Although the branding solution in this article relies on the approach of linking to a custom CSS file using the AlternateCssUrl property, be aware that some branding solutions take an alternative approach of linking to a custom CSS file by using the CSSRegistration control. For example, you can add the following CssRegistration element to the head section of a custom master page to link to a CSS file inside the Style Library.

<SharePoint:CssRegistration
  name="<% $SPUrl:~sitecollection/Style Library/styles.css %>" 
  After="corev4.css"
  runat="server"
/>

One benefit of using the CssRegistration control over the AlternateCssUrl property is that it enables you to link to more than one CSS file. A second advantage is that you can use the CssRegistration control in individual pages for scenarios where you have a CSS file that is used by some, but not all, pages within a site. However, using the CssRegistration control also has a downside because it relies on the $SPUrl expression, which requires the hosting farm to be running SharePoint Server 2010. If there is a chance that your branding solution will be used in farms that are running only SharePoint Foundation, you should prefer the technique of linking to a custom CSS file using the AlternateCssUrl property over using the CssRegistration control.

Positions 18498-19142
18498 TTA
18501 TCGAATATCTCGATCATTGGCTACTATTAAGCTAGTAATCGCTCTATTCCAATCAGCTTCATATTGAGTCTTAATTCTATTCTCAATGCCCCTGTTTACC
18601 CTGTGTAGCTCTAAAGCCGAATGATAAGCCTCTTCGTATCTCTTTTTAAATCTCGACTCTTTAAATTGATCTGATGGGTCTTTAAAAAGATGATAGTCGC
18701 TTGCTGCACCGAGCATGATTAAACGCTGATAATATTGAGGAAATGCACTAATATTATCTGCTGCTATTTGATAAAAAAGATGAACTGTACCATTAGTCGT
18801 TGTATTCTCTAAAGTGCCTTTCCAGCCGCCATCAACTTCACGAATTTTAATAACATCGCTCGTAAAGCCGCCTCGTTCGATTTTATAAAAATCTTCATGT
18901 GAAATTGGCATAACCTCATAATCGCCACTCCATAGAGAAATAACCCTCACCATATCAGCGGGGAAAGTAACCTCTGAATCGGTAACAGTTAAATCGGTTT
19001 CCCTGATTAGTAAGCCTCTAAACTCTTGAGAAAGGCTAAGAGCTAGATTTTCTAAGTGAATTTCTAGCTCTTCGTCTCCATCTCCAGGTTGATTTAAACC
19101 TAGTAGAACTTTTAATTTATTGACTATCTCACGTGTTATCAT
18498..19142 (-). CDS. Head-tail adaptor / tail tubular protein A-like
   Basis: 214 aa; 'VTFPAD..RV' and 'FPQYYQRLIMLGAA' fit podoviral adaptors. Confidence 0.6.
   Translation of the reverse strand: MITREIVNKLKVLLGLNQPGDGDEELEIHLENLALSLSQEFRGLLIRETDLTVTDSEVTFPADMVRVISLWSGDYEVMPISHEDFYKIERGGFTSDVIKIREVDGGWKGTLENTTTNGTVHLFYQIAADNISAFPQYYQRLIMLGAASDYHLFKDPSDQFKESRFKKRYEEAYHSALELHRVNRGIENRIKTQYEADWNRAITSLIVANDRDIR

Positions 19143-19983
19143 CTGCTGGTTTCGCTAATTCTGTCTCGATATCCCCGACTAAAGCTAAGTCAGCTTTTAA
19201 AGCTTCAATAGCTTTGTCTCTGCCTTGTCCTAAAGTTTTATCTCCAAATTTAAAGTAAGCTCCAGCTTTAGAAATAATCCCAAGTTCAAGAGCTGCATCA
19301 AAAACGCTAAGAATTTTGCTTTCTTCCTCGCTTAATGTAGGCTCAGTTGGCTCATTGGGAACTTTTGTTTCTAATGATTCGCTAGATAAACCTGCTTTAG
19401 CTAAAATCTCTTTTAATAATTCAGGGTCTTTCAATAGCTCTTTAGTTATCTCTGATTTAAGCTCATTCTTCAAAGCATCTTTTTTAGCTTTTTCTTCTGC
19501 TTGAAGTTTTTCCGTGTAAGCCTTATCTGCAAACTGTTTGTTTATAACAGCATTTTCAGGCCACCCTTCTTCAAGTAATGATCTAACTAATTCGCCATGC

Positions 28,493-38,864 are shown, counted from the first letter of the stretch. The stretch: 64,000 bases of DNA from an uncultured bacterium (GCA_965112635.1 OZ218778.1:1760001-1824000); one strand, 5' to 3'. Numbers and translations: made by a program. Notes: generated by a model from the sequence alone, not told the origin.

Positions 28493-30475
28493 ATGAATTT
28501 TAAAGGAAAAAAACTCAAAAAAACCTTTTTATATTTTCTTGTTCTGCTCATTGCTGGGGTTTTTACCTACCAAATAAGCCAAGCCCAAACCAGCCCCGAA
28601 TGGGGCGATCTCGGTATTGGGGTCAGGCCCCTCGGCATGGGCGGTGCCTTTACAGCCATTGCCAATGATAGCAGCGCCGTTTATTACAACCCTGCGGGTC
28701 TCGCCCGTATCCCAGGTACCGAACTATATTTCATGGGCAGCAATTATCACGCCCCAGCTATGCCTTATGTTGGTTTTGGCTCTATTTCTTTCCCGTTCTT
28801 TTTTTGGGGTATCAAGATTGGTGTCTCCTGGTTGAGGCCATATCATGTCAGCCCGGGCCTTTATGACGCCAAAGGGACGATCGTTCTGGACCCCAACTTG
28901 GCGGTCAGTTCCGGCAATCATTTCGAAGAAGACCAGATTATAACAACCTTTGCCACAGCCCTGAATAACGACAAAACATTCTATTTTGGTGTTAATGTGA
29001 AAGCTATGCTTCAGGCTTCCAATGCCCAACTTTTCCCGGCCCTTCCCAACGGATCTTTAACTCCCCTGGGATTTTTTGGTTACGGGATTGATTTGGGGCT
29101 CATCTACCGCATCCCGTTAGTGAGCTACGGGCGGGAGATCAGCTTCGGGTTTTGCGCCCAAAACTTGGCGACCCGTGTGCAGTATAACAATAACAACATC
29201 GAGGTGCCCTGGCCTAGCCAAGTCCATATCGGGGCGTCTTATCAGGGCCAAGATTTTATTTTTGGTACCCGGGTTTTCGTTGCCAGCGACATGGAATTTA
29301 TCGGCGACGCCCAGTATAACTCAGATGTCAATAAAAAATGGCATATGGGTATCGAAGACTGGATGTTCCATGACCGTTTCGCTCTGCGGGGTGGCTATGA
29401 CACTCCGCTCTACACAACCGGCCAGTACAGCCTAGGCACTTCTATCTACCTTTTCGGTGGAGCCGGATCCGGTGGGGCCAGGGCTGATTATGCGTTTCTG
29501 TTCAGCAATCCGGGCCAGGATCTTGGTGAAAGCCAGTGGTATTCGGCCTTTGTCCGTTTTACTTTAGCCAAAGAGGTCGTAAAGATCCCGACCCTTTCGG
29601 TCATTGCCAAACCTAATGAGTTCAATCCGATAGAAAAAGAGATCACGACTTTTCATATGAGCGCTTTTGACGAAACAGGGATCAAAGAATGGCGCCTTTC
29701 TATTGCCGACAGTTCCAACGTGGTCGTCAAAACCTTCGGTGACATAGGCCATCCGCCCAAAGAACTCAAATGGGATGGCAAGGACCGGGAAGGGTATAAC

The SiteLogoUrl property is used in this example because it provides a quick and effective way of replacing the site image in the upper-left side of the page. Note that the behavior that is associated with the SiteLogoUrl property is implemented by the SharePoint SiteLogoImage control, which is defined in the Title Row section of standard SharePoint 2010 master pages, such as v4.master.

The UIVersion property is used to configure whether the current site should run in the UI mode for SharePoint 2010 sites or the older UI mode, which is used when migrating Office SharePoint Server 2007 sites to SharePoint 2010. The main effect that the UIVersion property setting has is whether the CssLink control links to the new standard CSS file that is created for SharePoint 2010 named corev4.css, or to the older standard CSS file named core.css, which is designed to style pages in Office SharePoint Server 2007. The example in this article assigns a value of 4 to the UIVersion property to ensure that pages are linked to corev4.css instead of core.css.

So far, you have learned how and why the Branding101 solution configures important SPWeb properties on every site in the current site collection during Feature activation. This section describes the code that should be executed during Feature deactivation. It makes sense to remove all the custom branding elements to return the current site collection back to its original state.